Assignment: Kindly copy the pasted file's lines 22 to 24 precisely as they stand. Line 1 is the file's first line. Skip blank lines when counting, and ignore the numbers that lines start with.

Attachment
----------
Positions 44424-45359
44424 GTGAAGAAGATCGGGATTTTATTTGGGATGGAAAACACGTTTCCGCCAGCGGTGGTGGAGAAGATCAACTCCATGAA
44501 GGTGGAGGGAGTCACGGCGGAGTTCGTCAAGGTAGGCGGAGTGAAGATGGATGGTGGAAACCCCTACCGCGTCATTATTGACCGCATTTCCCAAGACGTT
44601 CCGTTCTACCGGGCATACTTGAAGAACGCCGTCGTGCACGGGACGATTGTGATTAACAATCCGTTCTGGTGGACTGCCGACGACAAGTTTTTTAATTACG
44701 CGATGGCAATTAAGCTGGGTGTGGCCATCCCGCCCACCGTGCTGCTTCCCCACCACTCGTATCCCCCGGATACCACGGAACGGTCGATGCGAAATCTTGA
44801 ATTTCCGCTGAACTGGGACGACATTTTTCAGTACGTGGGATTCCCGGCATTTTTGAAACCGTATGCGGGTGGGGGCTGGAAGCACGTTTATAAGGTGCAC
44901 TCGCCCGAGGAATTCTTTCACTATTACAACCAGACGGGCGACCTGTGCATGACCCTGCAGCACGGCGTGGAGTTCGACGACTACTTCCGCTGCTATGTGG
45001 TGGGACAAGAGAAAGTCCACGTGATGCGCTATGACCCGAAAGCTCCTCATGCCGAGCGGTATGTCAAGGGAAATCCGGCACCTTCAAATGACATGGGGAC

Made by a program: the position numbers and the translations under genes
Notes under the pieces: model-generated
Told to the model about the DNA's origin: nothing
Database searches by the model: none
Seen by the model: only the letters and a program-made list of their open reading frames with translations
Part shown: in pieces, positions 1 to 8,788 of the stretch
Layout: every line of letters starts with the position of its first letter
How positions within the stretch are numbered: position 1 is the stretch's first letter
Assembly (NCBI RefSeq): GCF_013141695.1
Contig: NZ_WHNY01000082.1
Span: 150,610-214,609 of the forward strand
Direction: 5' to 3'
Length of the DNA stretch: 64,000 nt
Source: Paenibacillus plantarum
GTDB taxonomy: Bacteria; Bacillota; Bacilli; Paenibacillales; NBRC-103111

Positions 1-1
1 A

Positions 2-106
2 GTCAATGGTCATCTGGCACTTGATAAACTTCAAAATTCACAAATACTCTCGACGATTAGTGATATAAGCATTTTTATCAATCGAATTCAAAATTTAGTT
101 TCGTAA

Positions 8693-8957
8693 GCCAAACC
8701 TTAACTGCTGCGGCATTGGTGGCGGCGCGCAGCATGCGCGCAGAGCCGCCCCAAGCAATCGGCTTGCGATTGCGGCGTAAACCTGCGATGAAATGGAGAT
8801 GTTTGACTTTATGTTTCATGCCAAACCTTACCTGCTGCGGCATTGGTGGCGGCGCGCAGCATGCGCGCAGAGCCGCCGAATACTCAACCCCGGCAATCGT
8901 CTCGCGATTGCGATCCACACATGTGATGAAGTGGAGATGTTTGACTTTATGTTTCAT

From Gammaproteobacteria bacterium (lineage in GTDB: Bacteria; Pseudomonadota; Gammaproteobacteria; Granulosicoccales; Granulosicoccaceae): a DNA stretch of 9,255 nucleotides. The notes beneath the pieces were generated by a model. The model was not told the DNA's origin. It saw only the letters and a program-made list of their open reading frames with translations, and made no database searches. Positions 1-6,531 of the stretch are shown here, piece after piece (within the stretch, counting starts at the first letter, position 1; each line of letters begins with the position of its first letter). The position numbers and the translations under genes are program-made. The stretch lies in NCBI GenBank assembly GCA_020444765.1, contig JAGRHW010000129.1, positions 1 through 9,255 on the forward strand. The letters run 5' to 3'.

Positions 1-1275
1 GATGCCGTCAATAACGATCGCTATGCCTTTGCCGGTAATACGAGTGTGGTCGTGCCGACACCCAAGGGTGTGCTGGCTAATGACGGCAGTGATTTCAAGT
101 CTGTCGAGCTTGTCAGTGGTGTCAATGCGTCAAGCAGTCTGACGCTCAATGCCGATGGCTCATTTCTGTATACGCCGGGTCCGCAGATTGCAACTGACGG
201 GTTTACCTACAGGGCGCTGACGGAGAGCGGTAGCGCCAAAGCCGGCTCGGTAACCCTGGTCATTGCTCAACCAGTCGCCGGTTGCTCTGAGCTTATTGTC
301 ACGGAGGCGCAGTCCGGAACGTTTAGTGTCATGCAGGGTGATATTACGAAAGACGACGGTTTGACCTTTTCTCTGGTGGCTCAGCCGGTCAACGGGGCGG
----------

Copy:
Source: Paenibacillus plantarum
GTDB taxonomy: Bacteria; Bacillota; Bacilli; Paenibacillales; NBRC-103111

Positions 1-1